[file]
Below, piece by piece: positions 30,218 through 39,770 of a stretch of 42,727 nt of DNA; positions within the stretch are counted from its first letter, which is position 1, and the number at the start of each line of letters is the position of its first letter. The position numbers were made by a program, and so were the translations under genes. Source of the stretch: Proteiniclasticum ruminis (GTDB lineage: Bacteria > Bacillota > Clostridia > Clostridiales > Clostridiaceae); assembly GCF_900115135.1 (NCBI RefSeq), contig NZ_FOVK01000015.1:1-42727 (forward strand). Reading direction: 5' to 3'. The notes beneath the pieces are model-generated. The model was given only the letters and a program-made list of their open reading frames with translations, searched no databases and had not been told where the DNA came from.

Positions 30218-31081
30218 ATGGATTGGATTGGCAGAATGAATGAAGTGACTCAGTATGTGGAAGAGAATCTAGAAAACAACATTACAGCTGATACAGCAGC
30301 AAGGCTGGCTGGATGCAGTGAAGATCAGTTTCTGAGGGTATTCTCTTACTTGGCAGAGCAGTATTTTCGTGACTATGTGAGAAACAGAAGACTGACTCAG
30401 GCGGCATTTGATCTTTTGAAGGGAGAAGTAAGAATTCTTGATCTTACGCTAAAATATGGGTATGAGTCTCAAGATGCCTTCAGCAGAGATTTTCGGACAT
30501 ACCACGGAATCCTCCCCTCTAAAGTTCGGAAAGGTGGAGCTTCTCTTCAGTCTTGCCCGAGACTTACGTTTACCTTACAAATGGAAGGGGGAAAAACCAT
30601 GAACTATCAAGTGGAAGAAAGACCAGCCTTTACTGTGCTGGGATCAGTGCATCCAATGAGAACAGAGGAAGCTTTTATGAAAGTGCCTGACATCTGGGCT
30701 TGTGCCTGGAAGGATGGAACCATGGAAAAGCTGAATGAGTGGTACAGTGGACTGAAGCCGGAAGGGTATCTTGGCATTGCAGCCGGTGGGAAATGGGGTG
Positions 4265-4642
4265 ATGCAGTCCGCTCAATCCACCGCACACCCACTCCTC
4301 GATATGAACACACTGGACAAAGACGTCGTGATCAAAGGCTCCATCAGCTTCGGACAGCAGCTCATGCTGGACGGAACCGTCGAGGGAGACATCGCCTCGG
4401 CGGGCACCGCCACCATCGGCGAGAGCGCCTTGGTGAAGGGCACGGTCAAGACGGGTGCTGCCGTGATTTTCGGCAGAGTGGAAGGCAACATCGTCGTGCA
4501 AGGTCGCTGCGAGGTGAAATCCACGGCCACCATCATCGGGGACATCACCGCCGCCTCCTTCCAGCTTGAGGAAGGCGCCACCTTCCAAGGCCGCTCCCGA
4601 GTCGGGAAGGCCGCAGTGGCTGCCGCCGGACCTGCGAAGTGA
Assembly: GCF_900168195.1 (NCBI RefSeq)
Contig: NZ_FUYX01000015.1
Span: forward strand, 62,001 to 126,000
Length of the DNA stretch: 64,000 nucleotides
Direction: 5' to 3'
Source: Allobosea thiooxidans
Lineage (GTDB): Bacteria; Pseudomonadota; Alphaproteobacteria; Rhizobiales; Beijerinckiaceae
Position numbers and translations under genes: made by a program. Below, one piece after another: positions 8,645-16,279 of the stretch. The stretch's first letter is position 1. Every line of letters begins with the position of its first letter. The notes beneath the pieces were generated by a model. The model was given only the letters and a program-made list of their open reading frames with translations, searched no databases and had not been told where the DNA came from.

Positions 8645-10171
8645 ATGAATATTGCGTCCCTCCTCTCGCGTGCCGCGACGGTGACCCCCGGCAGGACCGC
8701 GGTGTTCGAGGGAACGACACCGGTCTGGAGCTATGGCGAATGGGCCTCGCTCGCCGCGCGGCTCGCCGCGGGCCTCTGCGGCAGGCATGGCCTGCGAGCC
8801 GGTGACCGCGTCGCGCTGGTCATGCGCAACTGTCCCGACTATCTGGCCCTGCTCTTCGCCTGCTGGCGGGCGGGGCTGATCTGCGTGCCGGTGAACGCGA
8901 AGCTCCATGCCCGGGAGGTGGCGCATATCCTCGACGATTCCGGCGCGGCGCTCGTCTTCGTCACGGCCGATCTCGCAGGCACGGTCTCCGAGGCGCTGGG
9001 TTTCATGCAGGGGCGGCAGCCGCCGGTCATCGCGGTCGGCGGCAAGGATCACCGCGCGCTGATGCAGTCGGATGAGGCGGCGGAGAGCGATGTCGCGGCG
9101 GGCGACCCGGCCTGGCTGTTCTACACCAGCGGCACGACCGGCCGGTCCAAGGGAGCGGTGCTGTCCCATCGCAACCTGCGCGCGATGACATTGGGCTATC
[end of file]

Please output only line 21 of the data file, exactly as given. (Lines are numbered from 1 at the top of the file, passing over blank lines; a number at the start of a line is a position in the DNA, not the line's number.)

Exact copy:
Lineage (GTDB): Bacteria; Pseudomonadota; Alphaproteobacteria; Rhizobiales; Beijerinckiaceae